In Hot Springs, Arkansas, a woman named Susan discussed two oriental rugs that her grandparents had bought in 1931 for the exact same price: $2,000. One of the rugs, a very large Serapi, was woven in the late 19th century in northwest Persia, present-day Iran. In a little over 100 years this rug has appreciated twentyfold, to a retail value of $40,000. However, the other rug, a small Turkish Hereke prayer rug, has appreciated to only $6,000, which means its worth hasn't even kept pace with inflation.
What happened? Why does one old oriental rug soar in value over the years, while another one, just as old, stagnates in value?
We took these questions to Peter Pap, the ANTIQUES ROADSHOW rug expert who evaluated the two Hot Springs rugs. He says the differential in the appreciation of these two rugs, and of oriental rugs in general, is closely related to each rug's respective quality. He's quick to add, though, that the worth of a rug at any given time is also tied to cycles of the market and trends in people's taste.
Older Hereke rugs — and other Turkish prayer rugs similar to the one Susan showed in Hot Springs — were in great demand during the first few decades of the 1900s, Peter says. This fact inflated their value at the time. The keen market in turn inspired ever more exaggerated sales pitches — a factor Peter says likely played a part in the grandparents' purchase.
The original paperwork from the interior designer who sold the Hereke rug lists it as a "semi-antique," a term used to refer to objects that are more than 50 years old, but not yet 100 years old — the minimum age for a bona fide "antique." But Peter says that this rug was not in fact a late 19th-century specimen; rather, it was a copy made no more than 20 years before Susan's grandparents purchased it.
"They were definitely misled, and they overpaid for the prayer rug," Peter says.
Quality of craftsmanship — or lack of it — has also played a role in the Hereke's lackluster appreciation in value. The red dye used in the pattern was of poor quality and has bled into the rug's lighter colors. Peter also notes that the rug is not actually made of silk, as was claimed, but instead is woven from treated cotton.
On the other hand there is the second rug, a Serapi, which Peter spotted in a photograph that Susan showed him of the St. Louis penthouse that her grandparents lived in. But how can Peter tell from the picture that this rug is a winner? Serapis, he explains, only started being made late in the first decade of the 1900s; in the 1930s, this type of rug hadn't been around long enough, nor become popular enough, for rug makers to begin producing copies for sale. That's why Peter doesn't have misgivings about its authenticity. And Susan reports that the Serapi is still in excellent condition. A wealthy collector, her grandfather even built a special museum-like room in St. Louis to house his rugs. So Peter feels comfortable that his $40,000 estimate is accurate provided the Serapi has continued to be well cared for.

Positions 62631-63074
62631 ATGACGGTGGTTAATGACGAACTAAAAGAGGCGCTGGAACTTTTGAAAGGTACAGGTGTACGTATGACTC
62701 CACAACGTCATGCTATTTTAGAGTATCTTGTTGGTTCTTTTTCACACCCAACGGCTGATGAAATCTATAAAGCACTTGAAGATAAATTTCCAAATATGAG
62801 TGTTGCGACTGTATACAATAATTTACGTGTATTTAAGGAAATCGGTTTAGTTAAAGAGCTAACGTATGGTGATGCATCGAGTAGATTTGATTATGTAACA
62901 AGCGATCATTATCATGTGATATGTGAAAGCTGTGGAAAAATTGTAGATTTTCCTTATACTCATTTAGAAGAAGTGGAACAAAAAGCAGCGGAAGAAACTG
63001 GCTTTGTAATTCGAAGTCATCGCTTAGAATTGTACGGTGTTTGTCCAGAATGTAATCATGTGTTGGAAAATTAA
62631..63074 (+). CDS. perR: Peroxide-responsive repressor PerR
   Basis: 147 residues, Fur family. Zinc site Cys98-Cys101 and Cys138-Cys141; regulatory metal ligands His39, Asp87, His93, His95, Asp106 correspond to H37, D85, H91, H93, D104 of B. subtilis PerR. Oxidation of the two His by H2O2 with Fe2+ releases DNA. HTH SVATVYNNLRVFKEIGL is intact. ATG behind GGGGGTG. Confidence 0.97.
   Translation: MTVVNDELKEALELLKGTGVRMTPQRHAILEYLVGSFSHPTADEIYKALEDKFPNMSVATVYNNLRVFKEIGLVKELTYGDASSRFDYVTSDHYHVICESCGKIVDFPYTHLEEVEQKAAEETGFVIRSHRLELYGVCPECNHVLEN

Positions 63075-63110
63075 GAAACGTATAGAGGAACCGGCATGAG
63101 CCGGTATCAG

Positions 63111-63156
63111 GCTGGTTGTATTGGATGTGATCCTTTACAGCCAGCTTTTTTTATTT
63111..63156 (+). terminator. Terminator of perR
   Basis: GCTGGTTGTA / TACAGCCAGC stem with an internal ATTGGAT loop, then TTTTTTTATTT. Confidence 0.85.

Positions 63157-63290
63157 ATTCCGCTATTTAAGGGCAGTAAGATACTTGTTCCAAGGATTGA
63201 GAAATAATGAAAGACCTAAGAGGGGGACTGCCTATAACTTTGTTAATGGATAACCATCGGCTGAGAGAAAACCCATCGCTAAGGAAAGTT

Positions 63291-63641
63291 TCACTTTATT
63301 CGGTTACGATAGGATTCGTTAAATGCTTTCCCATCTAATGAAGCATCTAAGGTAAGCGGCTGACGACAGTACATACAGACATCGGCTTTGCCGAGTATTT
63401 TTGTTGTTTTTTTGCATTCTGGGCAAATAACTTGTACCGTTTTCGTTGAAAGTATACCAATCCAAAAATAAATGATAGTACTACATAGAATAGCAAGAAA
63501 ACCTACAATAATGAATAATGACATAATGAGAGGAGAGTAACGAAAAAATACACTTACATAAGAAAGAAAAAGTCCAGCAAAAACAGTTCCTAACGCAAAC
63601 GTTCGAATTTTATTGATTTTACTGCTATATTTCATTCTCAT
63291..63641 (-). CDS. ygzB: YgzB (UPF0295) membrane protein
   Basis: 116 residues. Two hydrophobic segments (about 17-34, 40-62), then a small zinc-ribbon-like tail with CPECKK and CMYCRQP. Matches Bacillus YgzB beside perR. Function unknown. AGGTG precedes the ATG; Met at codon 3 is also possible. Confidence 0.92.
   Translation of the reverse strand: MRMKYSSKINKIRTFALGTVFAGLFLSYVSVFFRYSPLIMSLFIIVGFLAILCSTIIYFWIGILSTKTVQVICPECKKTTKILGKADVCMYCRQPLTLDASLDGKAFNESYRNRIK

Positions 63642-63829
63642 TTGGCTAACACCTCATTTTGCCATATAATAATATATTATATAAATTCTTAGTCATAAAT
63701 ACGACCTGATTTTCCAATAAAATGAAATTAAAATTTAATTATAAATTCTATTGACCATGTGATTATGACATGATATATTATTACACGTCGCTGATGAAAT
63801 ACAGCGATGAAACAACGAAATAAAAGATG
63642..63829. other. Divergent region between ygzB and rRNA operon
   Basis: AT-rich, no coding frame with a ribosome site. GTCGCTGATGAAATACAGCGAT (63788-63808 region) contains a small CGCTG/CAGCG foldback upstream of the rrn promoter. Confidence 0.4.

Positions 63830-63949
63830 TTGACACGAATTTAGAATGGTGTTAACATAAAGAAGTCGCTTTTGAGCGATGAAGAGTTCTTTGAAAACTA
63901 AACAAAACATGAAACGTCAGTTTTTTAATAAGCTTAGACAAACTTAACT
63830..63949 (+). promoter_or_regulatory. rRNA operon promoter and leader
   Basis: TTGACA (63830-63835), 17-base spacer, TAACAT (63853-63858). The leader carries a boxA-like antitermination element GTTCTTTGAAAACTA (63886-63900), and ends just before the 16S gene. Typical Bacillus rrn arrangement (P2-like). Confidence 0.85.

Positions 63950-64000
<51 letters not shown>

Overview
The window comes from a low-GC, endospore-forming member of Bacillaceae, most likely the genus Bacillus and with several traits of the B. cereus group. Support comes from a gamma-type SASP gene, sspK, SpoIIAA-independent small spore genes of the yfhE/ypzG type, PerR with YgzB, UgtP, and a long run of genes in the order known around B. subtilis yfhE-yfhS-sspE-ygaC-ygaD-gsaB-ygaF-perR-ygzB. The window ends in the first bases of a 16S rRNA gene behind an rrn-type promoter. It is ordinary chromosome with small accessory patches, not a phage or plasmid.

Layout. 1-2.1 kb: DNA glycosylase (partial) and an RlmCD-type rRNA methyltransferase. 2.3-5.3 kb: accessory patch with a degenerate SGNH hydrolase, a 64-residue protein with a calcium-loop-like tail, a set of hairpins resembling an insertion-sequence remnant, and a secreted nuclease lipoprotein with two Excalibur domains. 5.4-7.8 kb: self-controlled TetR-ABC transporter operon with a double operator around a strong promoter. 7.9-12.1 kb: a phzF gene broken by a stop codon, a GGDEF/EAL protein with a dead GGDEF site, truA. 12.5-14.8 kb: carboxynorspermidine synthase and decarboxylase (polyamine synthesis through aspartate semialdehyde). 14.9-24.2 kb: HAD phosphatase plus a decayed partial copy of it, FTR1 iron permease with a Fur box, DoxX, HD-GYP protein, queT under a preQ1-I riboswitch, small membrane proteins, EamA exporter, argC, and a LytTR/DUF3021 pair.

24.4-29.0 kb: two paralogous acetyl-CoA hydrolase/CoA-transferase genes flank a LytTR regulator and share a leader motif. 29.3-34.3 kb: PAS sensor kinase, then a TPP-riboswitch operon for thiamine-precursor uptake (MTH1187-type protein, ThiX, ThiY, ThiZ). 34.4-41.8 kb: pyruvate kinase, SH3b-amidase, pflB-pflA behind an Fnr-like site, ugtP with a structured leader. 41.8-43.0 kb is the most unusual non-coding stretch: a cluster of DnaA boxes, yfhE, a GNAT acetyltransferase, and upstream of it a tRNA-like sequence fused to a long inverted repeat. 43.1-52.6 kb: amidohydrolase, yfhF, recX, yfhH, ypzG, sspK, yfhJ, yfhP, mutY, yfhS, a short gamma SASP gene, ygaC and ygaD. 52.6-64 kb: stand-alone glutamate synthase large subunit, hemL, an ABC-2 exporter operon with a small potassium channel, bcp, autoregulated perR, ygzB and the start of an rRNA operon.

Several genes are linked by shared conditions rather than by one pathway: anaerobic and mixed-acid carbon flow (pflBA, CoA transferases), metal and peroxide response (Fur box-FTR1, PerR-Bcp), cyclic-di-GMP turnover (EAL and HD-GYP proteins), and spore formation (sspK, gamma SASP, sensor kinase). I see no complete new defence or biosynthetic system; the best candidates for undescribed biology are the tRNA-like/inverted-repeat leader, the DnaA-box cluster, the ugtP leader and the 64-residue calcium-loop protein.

"While large Persian carpets with primitive geometric designs were relatively inexpensive at the time this was bought, they are now one of the most desirable types," Pap says.
So the first — unsurprising — lesson illustrated by Susan's two rugs is that quality matters in oriental rugs. But what may be a more important lesson, even for collectors of fine hand-made oriental carpets, is that the market is fickle.
Peter says that in the 1950s, oriental rugs lost their allure when buyers began to develop a preference for the color beige, as well as for wall-to-wall carpeting. Peter knows old-timers in the antiques business who had to dump the oriental rugs they bought as parts of complete estates. "One of my mentors in the business would drive from Washington in his Volkswagen Beetle to New England with $200 and be able to fill the car with antique rugs purchased at antiques shops," Peter says.
Prices for Turkoman tribal rugs and saddlebags, however, which collectors eagerly sought in the 1970s, have moved in the other direction over the last 10 years. "Now collectors are only looking for the masterpieces to round out their collections," Peter says. "And there isn't a second wave of younger collectors to support the entry-level pieces, so the prices have dropped in value."
In addition to changing patterns of demand, changes in the supply of oriental rugs have also affected the prices of mid-century rugs. As part of the renaissance in oriental rugs over the last 20 years, rug makers have begun to use quality natural dyes again and have created vibrant designs that borrow from 19th-century patterns.
"These rugs now make many of the semi-antique rugs look stiff in design and have caused that market to come down in price," Peter explains. "Any rugs whose designs and colors evolved to meet current taste in the West after World War II are bound to experience drops in demand and therefore price."
So perhaps the ultimate lesson in all these up-and-down swings is to buy what you like and treasure what you have. "Investment should not be your number-one requirement with a rug," Peter says. "An oriental rug, if it's cared for, will last a hundred years or more. You don't want to discount the value of something that can be used for a lifetime."